Thursday, July 9, 2009

News : Trine Review FOR PC

Beauty may be in the eye of the beholder, but it's hard to imagine any beholder finding Trine to be anything but beautiful. Few 2D platformers have been rendered with this kind of visual grace. Elegant backgrounds bring Trine's fairy tale to life: Rays of golden light stream through dreamy forests, giant mushrooms glow as if lit from within, and ivy and brambles climb the walls of crumbling fortresses. This is the kind of world we imagined when we read storybooks and dreamed of far-off kingdoms and enchanted woodlands as children. A narrator intones each chapter in a soothing baritone and a glockenspiel chimes, setting the stage for a dreamy journey through a magical landscape.

The journey is not nearly as resplendent as the paradise crafted around it, but it is fun, assuming you can put up with some idiosyncrasies. Trine is a side-scrolling action platformer that can be played on your own, as well as with one or two friends in local co-op. If you play on your own, switch between three different characters at any given time. Playing as the thief, you shoot arrows and swing about using your grappling hook (always a joy). As the knight, you bash skeletons and bats with your sword, though you won't be limited to just that weapon by the time Trine comes to an end. The wizard is the trickiest of the three. When easing into his velvet boots, you can create boxes and platforms out of thin air and move objects around telekinetically, but you don't have any immediate offensive skills--though it can be great fun to crush enemies by conjuring a box above their heads and letting it fall on them.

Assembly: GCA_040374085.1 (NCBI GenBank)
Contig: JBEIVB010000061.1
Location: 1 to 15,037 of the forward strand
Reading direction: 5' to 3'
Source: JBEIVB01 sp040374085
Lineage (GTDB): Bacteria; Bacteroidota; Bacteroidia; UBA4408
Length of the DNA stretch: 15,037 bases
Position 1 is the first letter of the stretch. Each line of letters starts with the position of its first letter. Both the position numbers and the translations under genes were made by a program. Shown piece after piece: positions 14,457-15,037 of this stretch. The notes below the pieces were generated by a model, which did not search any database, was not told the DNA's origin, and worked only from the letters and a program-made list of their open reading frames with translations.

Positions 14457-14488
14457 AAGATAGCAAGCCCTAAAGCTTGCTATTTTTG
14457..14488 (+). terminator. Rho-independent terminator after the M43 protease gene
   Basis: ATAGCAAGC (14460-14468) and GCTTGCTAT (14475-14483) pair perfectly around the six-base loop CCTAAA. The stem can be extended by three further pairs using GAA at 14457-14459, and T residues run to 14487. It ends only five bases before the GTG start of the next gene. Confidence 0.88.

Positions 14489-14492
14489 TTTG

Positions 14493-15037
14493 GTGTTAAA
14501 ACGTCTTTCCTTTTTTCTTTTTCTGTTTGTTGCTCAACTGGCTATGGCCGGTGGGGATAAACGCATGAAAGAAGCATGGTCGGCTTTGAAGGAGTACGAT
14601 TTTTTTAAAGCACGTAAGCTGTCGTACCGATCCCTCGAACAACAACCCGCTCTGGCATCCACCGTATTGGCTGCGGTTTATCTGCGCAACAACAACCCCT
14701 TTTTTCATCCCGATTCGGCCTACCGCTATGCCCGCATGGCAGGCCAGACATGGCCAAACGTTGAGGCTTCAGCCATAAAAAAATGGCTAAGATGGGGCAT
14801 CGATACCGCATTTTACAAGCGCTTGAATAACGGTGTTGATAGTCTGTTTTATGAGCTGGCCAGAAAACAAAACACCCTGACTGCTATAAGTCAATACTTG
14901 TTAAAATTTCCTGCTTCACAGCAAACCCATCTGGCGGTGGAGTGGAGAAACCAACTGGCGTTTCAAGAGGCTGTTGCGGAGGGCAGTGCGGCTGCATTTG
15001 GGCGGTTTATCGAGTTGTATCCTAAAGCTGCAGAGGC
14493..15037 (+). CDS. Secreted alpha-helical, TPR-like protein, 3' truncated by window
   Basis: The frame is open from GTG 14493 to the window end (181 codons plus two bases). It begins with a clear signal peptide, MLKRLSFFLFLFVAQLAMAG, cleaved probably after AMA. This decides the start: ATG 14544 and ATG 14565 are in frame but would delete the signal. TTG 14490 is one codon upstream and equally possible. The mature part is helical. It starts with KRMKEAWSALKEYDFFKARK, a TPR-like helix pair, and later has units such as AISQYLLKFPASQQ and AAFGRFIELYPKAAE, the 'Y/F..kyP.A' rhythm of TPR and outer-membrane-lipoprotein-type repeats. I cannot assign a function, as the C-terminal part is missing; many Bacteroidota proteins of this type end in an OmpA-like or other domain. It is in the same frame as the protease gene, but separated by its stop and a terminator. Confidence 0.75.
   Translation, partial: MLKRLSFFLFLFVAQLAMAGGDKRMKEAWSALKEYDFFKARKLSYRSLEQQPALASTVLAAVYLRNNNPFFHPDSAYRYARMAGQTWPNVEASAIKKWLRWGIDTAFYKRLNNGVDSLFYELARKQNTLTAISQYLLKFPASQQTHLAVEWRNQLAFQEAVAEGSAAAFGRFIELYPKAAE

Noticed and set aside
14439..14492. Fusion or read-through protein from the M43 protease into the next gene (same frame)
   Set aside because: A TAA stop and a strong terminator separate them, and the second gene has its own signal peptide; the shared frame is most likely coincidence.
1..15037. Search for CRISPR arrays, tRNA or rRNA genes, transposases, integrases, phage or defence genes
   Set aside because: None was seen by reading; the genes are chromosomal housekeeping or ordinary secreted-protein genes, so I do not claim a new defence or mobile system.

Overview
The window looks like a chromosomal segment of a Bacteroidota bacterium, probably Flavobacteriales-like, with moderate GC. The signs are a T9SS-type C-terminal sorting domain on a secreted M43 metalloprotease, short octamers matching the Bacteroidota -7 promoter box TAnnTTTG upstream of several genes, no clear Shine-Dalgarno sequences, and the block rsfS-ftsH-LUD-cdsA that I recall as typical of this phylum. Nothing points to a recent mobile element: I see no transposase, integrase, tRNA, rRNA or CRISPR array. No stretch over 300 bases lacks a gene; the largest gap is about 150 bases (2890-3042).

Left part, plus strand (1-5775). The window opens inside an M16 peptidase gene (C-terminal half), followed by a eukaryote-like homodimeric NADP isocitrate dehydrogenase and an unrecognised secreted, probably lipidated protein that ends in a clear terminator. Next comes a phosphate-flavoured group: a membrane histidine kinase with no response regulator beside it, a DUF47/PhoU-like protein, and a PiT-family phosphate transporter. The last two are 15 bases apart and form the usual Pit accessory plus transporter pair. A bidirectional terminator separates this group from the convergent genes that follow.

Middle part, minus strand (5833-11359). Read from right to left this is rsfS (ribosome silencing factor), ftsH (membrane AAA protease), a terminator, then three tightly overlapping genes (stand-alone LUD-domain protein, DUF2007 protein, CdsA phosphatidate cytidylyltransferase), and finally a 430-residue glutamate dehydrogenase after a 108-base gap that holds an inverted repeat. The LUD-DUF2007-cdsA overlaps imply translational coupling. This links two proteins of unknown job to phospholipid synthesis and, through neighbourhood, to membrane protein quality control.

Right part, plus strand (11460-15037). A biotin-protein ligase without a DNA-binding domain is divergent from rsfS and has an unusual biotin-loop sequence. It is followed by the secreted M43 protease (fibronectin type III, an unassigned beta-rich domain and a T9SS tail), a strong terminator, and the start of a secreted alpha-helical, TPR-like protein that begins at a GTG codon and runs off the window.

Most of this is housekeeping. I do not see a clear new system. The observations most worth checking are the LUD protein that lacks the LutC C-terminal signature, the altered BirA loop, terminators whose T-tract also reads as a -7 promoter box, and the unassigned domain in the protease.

When you play on your own, only the character you directly control appears on the screen, and you leap, swing, and float your way from left to right, puzzling over how to get to your destination while bashing on the baddies that would hinder you. You need the abilities of each character to progress; as the thief, the grappling hook comes in mighty handy, while the wizard's conjurations are a real boon. You need the knight from time to time as well, and not always just to slice up skeletons. Often, there are multiple ways to move forward. You may be able to stack some boxes and planks as the wizard to bridge the necessary gaps, but the thief's hook may make swinging across the simpler solution. Either way, the platforming is slick and satisfying. There are obstacles to overcome--spikes, moving platforms, giant swinging axes, and so on--but the platforming isn't very challenging. Nevertheless, great animations and tight controls make jumping and swinging feel silky smooth, whether you are using the mouse and keyboard or a gamepad.

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